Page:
The Twin Cities saw the greatest increase in new COVID-19 cases over the past two weeks compared to any other area in the state.

Case trends in central and western Maine have fluctuated since the start of June.

From June 28 to July 11, nine cities or towns in Maine recorded five or more new cases, according to ZIP code-level statistics released Thursday by the Maine Center for Disease Control and Prevention. Six of those were in Androscoggin, Franklin or Oxford counties.

At the top of the list was Auburn with 12 new cases and Lewiston with 11. Third on the list, with 10 cases, was Sanford in York County. Farmington and Augusta each recorded six new cases and Sabattus, Oxford, Brunswick and Waterville saw five new cases each.

Also on Thursday, state health officials reported 49 new cases of COVID-19 across the state, including two in Oxford County. While no new cases were reported in Androscoggin and Franklin counties Thursday, officials reported 19 new cases in Androscoggin County over the three days prior.

The state is no longer updating its COVID-19 dashboard on weekends and Mondays. New cases and deaths reported on Tuesday are the first update since the Friday prior.


The Maine CDC reported a total of 15 additional deaths Wednesday and Thursday following a review of vital records dating back to March 2020, spokesperson Robert Long said in a statement. Of those deaths, one was a resident of Androscoggin County and one was from Oxford County.

Apart from Franklin County, the seven-day average of new daily COVID-19 cases per capita for the region still stands above the statewide average. Statewide, there were 0.19 new cases per 10,000 individuals over the past seven days, a 0.04 increase from one week ago.

Androscoggin County’s seven-day average Thursday was 0.24 cases per 10,000 residents, a decrease from 0.32 a week prior. Oxford County’s average was an increase from the week prior with an average of 0.27 individuals per 10,000 residents having tested positive for the disease over the past seven days.

This comes amid concerns that the highly contagious delta variant of the virus could upend much of the progress made in the fight against COVID-19 in the state and across the country. The state is updating weekly the results of genome sequencing that can identify these variants. Five of the delta variant were identified in Maine as of July 9. Testing conducted by the state’s largest hospital, Maine Medical Center in Portland, has found at least 18 cases among in-patients.

The nation’s largest nurses’ union sent a letter to the U.S. Centers for Disease Control and Prevention director, Dr. Rochelle Walensky, this week, urging the agency to reinstate masking recommendations for everyone, regardless of vaccination status, when in public or with others outside of their immediate household.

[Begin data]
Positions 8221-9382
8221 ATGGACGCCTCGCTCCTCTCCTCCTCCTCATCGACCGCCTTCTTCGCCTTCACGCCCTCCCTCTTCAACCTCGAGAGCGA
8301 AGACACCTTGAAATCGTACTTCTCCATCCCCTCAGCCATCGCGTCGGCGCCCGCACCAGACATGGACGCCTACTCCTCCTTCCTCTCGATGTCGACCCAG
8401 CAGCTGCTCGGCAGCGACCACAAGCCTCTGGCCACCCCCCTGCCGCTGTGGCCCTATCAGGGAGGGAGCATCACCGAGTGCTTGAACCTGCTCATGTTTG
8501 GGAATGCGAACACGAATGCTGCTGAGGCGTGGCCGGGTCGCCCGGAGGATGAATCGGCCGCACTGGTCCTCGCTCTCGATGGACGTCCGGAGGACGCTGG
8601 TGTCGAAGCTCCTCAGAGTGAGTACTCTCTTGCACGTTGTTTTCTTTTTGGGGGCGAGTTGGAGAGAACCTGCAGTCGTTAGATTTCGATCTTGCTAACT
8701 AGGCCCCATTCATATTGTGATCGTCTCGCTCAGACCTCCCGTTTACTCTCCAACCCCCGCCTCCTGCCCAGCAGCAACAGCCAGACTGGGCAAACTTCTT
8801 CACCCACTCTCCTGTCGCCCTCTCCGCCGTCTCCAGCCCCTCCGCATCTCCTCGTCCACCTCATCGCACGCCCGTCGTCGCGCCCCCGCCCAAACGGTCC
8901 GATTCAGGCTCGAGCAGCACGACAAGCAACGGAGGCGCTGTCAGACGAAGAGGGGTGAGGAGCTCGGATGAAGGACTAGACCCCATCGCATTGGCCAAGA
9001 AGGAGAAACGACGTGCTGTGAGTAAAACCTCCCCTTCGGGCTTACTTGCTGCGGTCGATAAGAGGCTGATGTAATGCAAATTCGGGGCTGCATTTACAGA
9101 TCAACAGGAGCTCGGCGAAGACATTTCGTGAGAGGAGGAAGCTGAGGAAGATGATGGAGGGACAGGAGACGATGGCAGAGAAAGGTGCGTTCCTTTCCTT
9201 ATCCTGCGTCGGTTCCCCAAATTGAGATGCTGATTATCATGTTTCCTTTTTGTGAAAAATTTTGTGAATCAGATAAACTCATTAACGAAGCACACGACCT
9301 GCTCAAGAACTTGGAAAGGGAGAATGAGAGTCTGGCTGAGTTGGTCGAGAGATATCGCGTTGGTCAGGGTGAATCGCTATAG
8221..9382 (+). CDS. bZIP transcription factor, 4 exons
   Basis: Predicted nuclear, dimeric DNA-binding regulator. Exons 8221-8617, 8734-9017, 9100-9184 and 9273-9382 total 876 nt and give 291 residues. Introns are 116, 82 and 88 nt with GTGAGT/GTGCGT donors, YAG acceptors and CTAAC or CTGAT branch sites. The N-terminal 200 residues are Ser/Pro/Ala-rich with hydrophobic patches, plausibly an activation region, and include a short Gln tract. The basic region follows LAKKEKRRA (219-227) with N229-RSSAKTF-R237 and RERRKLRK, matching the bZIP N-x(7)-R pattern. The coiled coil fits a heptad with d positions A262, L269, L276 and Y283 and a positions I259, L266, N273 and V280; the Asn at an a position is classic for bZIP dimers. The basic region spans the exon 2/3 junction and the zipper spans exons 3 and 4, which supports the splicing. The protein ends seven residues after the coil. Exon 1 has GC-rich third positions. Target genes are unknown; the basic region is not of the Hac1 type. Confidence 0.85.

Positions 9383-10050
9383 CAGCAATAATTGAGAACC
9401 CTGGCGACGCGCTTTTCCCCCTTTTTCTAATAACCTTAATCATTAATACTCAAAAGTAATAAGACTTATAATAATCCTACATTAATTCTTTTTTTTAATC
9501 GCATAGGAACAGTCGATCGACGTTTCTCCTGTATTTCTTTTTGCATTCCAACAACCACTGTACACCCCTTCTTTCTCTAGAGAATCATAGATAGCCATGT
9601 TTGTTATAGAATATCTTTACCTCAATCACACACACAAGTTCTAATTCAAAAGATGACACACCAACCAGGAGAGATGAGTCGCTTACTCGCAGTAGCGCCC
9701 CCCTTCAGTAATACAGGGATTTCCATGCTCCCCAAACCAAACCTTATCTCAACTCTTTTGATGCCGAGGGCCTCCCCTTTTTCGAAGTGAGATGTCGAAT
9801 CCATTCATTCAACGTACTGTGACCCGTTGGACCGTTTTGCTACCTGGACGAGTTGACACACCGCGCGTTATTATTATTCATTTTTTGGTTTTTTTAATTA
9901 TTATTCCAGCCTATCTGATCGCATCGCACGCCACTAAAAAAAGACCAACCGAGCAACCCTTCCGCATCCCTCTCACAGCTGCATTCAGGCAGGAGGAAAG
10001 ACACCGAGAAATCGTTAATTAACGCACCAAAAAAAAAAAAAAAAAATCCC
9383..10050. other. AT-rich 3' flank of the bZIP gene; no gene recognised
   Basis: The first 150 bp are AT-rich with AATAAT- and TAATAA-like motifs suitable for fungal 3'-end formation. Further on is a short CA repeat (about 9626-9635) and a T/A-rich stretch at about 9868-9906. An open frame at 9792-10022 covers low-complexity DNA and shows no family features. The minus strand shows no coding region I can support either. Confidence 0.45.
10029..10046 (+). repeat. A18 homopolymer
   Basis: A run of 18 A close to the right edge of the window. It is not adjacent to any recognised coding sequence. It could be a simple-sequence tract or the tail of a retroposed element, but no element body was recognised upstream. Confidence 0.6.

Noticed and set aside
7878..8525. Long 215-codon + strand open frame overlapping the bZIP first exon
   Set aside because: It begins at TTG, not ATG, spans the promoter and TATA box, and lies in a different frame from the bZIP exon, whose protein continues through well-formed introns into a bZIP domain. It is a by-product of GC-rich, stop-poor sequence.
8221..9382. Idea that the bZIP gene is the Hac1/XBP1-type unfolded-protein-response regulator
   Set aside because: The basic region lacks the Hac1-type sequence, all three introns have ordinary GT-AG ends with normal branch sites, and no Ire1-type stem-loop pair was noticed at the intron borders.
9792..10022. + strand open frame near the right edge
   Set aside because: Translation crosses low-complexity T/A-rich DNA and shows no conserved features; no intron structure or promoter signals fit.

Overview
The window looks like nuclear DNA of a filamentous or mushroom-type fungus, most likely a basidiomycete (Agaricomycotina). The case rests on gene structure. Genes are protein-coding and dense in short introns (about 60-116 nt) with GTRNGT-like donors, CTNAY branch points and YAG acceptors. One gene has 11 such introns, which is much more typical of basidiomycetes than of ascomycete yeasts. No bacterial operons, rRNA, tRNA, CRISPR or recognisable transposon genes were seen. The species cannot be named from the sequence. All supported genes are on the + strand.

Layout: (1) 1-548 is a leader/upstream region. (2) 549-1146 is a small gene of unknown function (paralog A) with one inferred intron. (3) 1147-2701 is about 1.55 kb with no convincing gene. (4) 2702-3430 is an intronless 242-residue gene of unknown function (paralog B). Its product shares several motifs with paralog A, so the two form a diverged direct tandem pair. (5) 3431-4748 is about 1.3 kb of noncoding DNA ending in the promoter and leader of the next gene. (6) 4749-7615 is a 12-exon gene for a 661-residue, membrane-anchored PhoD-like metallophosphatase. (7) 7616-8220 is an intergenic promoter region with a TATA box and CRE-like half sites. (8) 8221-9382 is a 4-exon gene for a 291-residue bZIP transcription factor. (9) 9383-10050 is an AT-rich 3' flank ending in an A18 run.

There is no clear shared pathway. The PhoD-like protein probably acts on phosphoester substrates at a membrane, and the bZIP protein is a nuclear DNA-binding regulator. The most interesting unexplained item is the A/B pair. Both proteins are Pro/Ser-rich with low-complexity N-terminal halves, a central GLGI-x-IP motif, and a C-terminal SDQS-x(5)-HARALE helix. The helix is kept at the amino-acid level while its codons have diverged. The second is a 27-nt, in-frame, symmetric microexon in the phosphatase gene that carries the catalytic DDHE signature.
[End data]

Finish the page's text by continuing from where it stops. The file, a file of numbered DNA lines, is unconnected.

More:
“The pandemic is not over, and the United States once again stands on the precipice of rising cases,” wrote National Nurses United Director Bonnie Castillo, who is a registered nurse from California.


“Nurses and health care workers stand ready to care for the sickest patients and to be a crucial part of the pandemic response. But our members need safe workplaces in order to ensure the safety of their patients and communities.”

The letter cited the spread of the delta variant and preliminary studies from the Israel and the United Kingdom that suggest the vaccines may be less effective against the delta variant compared to the other variants of concern.

“It should come as no surprise that cases are rising following the rapid reopening of many states and the removal of public health measures, including the (U.S.) CDC’s May 13 guidance update that told vaccinated individuals they no longer needed to wear masks, observe physical distancing, avoid crowds or get tested or isolate after an exposure, within only a few exceptions,” Castillo said.

Maine’s civil state of emergency expired June 30, after which all requirements, such as face coverings for unvaccinated individuals or heightened protocols in schools and child care settings, became recommendations.

And according to the latest update to the Maine CDC’s data on vaccination rates by ZIP code, those tri-county towns are among the remaining pockets in the region with a high number of unvaccinated people.

Those areas, which have either less than 60% of the population fully vaccinated or more than 2,000 people unvaccinated, are: in Androscoggin County, Auburn, Lewiston, Livermore Falls and Sabattus; in Franklin County, Eustis, Farmington and Phillips; and in Oxford County, Andover, Dixfield, Hiram, Porter and Sumner.

Even when considering individuals who are not yet eligible to receive a vaccine – those 11 years old and younger – many of these communities have upward of 2,000 individuals remaining unvaccinated. Or in the case of Lewiston, more than 5,000 people ages 15 and older have yet to be vaccinated against COVID-19. That number rises to an estimated 11,045 when considering the entire population that has not been vaccinated, either by circumstance (such as age) or by choice.

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